Omar Abdulrahman’s hopes of appearing in January’s Asian Cup remain alive after the UAE playmaker was diagnosed with just a badly-bruised right ankle.
Worries grew that the 23-year-old had picked up another serious injury when he limped off in pain during the 26th minute of Sunday’s 3-2 Gulf Cup semi-final loss to hosts Saudi Arabia.
The concern centred around a possible reoccurrence of the knee ligament issue which saw him miss the two months prior to Khaleej 22. A similar problem would have created severe doubts about his participation in the continent’s elite international competition.
According to the UAE Football Association, Abdulrahman was taken to National Guard Hospital in Riyadh following the last-four clash. Preliminary tests, including x-rays, deduced there had been no fracture.
His right foot was placed in a cast, with the player set to remain on crutches prior to further evaluations being made in the next two days. There appears no prospect of featuring in tonight’s third-place play-off against Oman.
Speaking after the Saudi game, Whites boss Mahdi Ali remained hopeful about his star midfielder’s condition.
Abdulrahman was the victim of several heavy challenges in the opening stages of the clash with the Green Falcons.
The injury occurred when defensive midfielder Waleed Rashid felled him from behind, bringing a juddering halt to a darting run.
Saudi Arabia coach Juan Ramon Lopez Caro says their march to the final is the result of two years of hard work.
Lopez Caro, 51, took the post in January 2013 following the Green Falcons’ disastrous group-stage exit under Frank Rijkaard during the previous event in Bahrain.
The ex-Real Madrid manager has guided his team to Asian Cup qualification, with steady progression also being made on home soil in the last fortnight. Qatar stand in the way of a fourth Gulf Cup success when the sides meet in tomorrow’s decider at King Fahd International Stadium.
Lopez Caro’s vision is clear. Predatory lone striker Nasser Al Shamrani is a constant threat up top, ably supplied by a trio of playmakers.
Defensive midfielders Saud Khariri and Waleed Rashid perform as pivots in the 4-2-3-1 formation, bombing full-backs providing extra width.
“We have been working with this group of players for two years and we’ve succeeded in creating a strong team,” Caro said.
“From the beginning our targets were clear – to produce an organised defensive unit and then improve the mentality of the team so they can have a distinct identity.
“We are always looking to get positive results to strengthen the team’s competitiveness and we always try to pick the best team, but ultimately the form of the individual players is the biggest factor in football. Our team has developed clear discipline and mental strength.”
Lopez Caro has been harangued and criticised at every turn by the Saudi media, his press conferences resembling interrogations.
Vindication of his methods remain tantalisingly close, though there will be no complacency until the Khaleej trophy is in his hands.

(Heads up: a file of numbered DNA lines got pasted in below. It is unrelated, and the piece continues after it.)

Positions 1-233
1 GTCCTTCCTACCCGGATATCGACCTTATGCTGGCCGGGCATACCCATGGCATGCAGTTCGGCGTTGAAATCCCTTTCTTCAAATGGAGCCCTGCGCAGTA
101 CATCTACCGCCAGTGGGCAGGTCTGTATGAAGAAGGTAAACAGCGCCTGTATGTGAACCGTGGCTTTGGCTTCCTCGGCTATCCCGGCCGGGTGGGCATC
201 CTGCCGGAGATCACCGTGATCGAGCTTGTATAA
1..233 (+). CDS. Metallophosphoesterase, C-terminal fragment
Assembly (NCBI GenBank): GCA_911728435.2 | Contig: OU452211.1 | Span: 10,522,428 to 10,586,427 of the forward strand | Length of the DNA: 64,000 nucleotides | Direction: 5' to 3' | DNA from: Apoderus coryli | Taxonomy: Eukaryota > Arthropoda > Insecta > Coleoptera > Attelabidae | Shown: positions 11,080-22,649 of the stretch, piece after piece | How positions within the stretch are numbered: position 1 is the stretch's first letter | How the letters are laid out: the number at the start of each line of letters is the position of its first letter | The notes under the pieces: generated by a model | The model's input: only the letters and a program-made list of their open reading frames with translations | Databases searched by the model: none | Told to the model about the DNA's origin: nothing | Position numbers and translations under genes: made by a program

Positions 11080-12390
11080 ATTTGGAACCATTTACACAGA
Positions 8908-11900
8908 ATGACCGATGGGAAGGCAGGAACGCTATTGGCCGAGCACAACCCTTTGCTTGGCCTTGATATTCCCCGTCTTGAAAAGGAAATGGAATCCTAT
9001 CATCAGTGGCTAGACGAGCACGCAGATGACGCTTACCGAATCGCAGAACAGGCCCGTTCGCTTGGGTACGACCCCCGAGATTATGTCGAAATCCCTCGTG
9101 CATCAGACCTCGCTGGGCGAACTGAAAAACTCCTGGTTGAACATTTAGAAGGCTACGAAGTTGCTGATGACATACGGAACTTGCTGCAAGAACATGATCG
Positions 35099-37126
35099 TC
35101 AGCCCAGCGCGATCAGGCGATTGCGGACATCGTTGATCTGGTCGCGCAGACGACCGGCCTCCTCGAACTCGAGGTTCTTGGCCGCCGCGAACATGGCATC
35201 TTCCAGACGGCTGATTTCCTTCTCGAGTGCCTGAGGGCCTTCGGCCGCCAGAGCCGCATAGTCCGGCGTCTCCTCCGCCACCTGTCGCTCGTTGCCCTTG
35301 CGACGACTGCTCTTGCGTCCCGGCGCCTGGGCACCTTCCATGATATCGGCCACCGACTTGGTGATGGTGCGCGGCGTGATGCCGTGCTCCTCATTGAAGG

He added: “It’s easy to judge a match in hindsight, and of course it’s the same for the manager who may be aware of mistakes at the end. For the final, we need to be patient in our decisions. We will look to have the players in shape, we will study the opposition. And then we will take the decisions that will be right ones for the team.”
The UAE will be working hard to fix the mistakes that led to defeat against Saudi Arabia in time for tonight’s third-place play-off, according to coach Mahdi Ali.
A lack of pressure at the back and the glaring absence of defensive midfielder Khamis Esmail through suspension contributed to an error-strewn semi-final display from the holders on Sunday.
Nasser Al Shamrani and Nawaf Al Abid both punished failures in concentration from centre-back Mohamed Ahmed and right-back Abdelaziz Sanqour to put the hosts 2-0 ahead. Ahmed Khalil’s second-half brace gained creditable parity, only for Salem Al Dawsari to dance through on the edge of the penalty box and fire in a crushing 86th-minute winner.
The heartbreaking loss sees a re-match against Group B opponents Oman at Prince Faisal bin Fahd Stadium tonight, following their 3-1 reversal against Qatar.
Ali has vowed to look to the future in the clash, with one eye projected to his options ahead of January’s Asian Cup.
“They were were mistakes which lead to the defeat and that is my responsibility as the coach, the 49 year old said. “We hope to fix them in the next few days.
“I think you saw our fans cheering the team despite the loss, and even the Saudi fans waited to applaud them, I don’t need to laud these players. We are always looking to bring players in, and now we have 45 days left [before the trip Down Under] and we will see how we can best prepare them.”
The Whites stuttered to a 0-0 draw against Oman when they met in the previous round. Paul Le Guen’s men have impressed throughout their tenure in Riyadh, gaining a memorable highlight when they thrashed Kuwait 5-0.
Le Guen said: “We are on the right track. We’ve had some quite good games. I won’t give up.
“I think that I know my players better than at the beginning of the competition, but that’s the case for all of the coaches.”
A solid turnout of Emirati supporters made the trip to Riyadh for the last-four clash. Forward Ismail Matar has thanked them for their attendance, expressing regret that they couldn’t reach the final.
“There were opportunities created to make the final, but we were not able to reconcile them,” the Al Wahda star said. “I thank the fans for the support they have given us and we are sad because we did not please them with the win.”